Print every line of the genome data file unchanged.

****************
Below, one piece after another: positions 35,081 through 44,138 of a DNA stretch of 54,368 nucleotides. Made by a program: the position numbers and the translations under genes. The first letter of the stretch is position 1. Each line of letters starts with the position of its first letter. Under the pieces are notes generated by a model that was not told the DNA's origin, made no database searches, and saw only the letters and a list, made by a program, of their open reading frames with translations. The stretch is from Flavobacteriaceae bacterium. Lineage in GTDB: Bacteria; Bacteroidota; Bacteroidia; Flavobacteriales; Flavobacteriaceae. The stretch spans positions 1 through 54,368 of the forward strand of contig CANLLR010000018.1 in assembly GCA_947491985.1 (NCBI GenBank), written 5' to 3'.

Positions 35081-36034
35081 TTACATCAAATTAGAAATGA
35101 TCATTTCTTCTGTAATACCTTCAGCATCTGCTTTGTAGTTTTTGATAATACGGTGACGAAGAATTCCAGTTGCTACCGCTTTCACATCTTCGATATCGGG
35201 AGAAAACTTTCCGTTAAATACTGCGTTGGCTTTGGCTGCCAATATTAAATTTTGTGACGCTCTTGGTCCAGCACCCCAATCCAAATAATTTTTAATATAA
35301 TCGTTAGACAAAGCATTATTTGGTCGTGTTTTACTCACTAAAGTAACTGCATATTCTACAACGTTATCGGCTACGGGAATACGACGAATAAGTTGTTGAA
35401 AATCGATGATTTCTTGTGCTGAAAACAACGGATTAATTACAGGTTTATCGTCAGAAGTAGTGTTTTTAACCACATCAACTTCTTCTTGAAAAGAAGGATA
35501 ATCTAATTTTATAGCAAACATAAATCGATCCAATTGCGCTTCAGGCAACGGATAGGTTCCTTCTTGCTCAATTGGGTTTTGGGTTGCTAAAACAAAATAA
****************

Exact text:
Below, one piece after another: positions 35,081 through 44,138 of a DNA stretch of 54,368 nucleotides. Made by a program: the position numbers and the translations under genes. The first letter of the stretch is position 1. Each line of letters starts with the position of its first letter. Under the pieces are notes generated by a model that was not told the DNA's origin, made no database searches, and saw only the letters and a list, made by a program, of their open reading frames with translations. The stretch is from Flavobacteriaceae bacterium. Lineage in GTDB: Bacteria; Bacteroidota; Bacteroidia; Flavobacteriales; Flavobacteriaceae. The stretch spans positions 1 through 54,368 of the forward strand of contig CANLLR010000018.1 in assembly GCA_947491985.1 (NCBI GenBank), written 5' to 3'.

Positions 35081-36034
35081 TTACATCAAATTAGAAATGA
35101 TCATTTCTTCTGTAATACCTTCAGCATCTGCTTTGTAGTTTTTGATAATACGGTGACGAAGAATTCCAGTTGCTACCGCTTTCACATCTTCGATATCGGG
35201 AGAAAACTTTCCGTTAAATACTGCGTTGGCTTTGGCTGCCAATATTAAATTTTGTGACGCTCTTGGTCCAGCACCCCAATCCAAATAATTTTTAATATAA
35301 TCGTTAGACAAAGCATTATTTGGTCGTGTTTTACTCACTAAAGTAACTGCATATTCTACAACGTTATCGGCTACGGGAATACGACGAATAAGTTGTTGAA
35401 AATCGATGATTTCTTGTGCTGAAAACAACGGATTAATTACAGGTTTATCGTCAGAAGTAGTGTTTTTAACCACATCAACTTCTTCTTGAAAAGAAGGATA
35501 ATCTAATTTTATAGCAAACATAAATCGATCCAATTGCGCTTCAGGCAACGGATAGGTTCCTTCTTGCTCAATTGGGTTTTGGGTTGCTAAAACAAAATAA